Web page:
Things to Do & Must-See Attractions in Central Vietnam
One of Da Nang’s top attractions, the five outcrops that make up central Vietnam’s Marble Mountains (Ngũ Hành Sơn) each are named after a different element: fire, wood, metal, water and earth. Visit the mountains to take in views of the landscape, to explore caves, Buddhist and Hindu grottoes, pagodas, and shrines, and even to shop.
Renowned throughout Southeast Asia for its antique charm, the UNESCO World Heritage Site of Hoi An Ancient Town is a must-see for first-time visitors to Vietnam. The pedestrianized streets provide a calming break from chaotic traffic, while the colorful facades of lantern-clad houses harbor history that dates back more than 2,000 years.
The renowned Hue Citadel (Da Noi) in Hue attracts history buffs from around the globe. The sprawling fortress, which was constructed in 1804 for the Gia Long Emperor, is surrounded by a 68-foot (21-meter) defensive barrier and is home to the tallest flagpole in Vietnam.
Visit the ruins of ancient towers and temples on the emerald hills of central Vietnam at the My Son Sanctuary (Mỹ Sơn), a complex of brick and stone temples built by Hindu Cham kings between the fourth and 13th centuries. Today, the UNESCO World Heritage Site makes an easy day trip from Hoi An or Da Nang.
The 7-story Thien Mu Pagoda towers over the banks of the Perfume River (Song Huong River). The pagoda, which sits among the buildings of a Buddhist monastery, became known as a site for anticommunist protests after Thich Quang Duc, a Buddhist clergy member, self-immolated and brought attention to the plight of his people.
Nowhere sums up Nha Trang’s coastal allure like Nha Trang Beach, a golden stretch home to swaying palm trees and turquoise waters. Depending on the vibe you’re after, the beach offers lively bars or uninterrupted swathes of sand; its also backed by a promenade that comes to life at night.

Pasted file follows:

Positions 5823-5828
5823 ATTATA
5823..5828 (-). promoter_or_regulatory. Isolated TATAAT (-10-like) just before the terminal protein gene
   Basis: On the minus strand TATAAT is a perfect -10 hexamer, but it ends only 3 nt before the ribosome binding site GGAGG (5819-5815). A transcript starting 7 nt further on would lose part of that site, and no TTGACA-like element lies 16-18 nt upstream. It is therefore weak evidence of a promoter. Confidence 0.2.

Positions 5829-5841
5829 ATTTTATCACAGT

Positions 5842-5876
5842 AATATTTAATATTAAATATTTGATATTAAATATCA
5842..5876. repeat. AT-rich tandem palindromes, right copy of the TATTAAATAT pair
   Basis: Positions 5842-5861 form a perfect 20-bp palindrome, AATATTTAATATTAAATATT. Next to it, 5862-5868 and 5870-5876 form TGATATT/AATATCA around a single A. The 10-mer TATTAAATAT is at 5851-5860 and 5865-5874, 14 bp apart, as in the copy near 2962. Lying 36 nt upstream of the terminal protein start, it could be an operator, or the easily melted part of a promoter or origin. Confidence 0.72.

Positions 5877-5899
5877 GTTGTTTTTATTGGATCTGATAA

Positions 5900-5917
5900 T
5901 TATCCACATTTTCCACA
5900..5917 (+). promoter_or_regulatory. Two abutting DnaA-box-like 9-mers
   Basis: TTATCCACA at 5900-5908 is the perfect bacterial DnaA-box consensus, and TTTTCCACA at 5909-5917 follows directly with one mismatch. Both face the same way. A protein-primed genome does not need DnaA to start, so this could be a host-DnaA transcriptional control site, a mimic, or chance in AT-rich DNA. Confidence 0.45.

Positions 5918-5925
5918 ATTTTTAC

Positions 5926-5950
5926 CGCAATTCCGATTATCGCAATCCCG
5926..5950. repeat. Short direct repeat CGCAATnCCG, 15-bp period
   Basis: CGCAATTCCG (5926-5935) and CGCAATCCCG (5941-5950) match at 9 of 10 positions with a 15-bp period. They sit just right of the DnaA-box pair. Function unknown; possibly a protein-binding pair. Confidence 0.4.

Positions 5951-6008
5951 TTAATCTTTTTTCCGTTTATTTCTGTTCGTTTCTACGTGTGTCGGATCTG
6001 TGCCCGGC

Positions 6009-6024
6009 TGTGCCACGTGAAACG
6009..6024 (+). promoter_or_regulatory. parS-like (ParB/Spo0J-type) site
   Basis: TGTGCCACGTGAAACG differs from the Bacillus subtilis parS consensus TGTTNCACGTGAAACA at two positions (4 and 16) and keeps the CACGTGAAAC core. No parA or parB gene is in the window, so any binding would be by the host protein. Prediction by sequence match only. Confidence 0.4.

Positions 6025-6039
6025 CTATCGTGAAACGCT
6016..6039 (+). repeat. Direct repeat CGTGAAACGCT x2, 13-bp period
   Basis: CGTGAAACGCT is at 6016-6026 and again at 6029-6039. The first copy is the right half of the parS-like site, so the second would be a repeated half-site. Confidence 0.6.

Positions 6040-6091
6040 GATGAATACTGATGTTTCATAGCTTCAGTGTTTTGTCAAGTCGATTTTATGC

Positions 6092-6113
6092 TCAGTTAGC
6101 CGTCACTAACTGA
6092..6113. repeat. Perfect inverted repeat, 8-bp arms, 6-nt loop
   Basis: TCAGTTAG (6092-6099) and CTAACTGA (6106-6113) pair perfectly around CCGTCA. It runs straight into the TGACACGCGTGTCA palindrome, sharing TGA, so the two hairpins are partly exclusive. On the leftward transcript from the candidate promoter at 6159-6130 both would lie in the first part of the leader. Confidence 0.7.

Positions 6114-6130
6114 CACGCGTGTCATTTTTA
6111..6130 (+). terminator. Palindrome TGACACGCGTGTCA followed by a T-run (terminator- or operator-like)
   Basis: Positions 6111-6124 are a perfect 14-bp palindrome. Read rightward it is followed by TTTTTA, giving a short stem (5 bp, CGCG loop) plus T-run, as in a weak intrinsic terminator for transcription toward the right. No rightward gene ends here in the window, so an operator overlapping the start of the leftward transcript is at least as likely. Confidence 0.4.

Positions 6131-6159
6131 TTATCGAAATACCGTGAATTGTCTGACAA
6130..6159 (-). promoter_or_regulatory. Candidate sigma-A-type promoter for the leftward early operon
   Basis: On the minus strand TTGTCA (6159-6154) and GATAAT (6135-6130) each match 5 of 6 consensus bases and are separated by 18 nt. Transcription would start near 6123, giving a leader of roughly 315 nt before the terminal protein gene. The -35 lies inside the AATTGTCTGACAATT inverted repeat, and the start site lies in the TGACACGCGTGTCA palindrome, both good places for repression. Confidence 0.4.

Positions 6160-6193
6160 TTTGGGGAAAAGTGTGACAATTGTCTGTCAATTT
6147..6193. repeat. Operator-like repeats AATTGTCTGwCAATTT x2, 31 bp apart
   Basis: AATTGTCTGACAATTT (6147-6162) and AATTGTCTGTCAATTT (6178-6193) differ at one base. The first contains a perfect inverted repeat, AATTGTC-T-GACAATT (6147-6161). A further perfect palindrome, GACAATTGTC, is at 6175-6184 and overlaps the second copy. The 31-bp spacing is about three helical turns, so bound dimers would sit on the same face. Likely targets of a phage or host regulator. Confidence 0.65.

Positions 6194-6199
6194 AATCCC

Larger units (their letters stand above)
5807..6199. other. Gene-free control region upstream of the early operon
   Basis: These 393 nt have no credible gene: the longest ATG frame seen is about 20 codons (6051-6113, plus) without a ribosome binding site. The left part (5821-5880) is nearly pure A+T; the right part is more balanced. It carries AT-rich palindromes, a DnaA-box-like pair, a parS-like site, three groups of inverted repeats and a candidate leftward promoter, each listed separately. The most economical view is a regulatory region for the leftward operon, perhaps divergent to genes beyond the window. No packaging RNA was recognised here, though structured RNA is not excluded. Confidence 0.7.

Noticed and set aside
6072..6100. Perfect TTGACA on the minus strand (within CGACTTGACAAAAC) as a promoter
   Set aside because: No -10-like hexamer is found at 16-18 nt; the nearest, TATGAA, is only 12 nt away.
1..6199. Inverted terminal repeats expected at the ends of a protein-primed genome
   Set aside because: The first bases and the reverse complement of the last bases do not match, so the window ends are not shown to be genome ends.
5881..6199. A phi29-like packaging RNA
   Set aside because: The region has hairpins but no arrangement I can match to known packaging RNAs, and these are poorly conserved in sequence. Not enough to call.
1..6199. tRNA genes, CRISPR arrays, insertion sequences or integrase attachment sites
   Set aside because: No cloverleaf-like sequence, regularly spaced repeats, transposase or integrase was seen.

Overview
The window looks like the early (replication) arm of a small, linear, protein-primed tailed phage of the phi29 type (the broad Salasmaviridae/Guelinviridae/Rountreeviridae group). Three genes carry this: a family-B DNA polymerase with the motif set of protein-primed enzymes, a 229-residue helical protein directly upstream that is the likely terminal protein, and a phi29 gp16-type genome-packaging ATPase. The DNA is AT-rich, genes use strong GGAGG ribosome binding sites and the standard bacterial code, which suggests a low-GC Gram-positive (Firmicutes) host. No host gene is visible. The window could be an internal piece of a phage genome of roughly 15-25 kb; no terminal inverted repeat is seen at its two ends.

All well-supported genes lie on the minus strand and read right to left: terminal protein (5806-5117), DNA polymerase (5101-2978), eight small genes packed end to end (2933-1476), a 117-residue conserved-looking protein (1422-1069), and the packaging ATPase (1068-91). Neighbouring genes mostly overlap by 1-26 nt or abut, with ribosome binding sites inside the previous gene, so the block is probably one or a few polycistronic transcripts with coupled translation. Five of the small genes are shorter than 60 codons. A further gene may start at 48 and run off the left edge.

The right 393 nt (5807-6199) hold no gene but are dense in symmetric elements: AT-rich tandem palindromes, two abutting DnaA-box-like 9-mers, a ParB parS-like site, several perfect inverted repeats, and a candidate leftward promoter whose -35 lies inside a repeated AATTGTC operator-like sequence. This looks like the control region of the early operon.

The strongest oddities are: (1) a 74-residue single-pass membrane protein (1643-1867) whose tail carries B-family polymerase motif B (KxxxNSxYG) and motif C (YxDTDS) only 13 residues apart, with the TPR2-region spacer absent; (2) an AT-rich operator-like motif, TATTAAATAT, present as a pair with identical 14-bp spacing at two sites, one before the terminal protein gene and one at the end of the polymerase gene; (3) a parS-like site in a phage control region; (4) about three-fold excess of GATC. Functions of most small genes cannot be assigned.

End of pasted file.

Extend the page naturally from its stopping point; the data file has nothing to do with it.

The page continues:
One of a cluster of islands that stud Nha Trang Bay, Hon Mun island is the epicenter of the Hon Mun Marine Protected Area. Spanning 30,000 acres (12,000 hectares) of protected ocean, the zone is home to colorful coral and marine life. Visit to snorkel one of Vietnam’s favorite underwater spots.
One of the longest bridges in Vietnam, the 2,185-foot (666-meter Dragon Bridge (Cau Rong carries six lanes of traffic across the back of an undulating dragon. After sunset, the bridge is illuminated with hundreds of LED lights while on the weekend, fire and water spurt from the dragon’s mouth.
The Royal Antiquities Museum displays a huge collection of ornaments, furniture, jewelry, clothing, and other items relating to royal life during the Nguyen Dynasty (1802-1945). It is housed in the former Long An Palace, which is widely considered to be one of Vietnam’s most beautiful palaces. The striking building has seven compartments at its front, with eight beams covered in sculptures of dragons. The wooden parts of the palace feature elaborate carvings depicting various scenes, along with poems and essays written in Chinese script.
Having been relocated from the An Dinh residence to its original setting on Le Truc Street, the Royal Antiquities Museum sits just outside Hue’s Citadel (Imperial City). The building was used as a place of worship and a library before being established as a museum by King Khai Dinh and presented to his son, the last reigning emperor. The purpose of the museum was said to be “to revive generations of artisans who had built up the glorified Hue royal court.”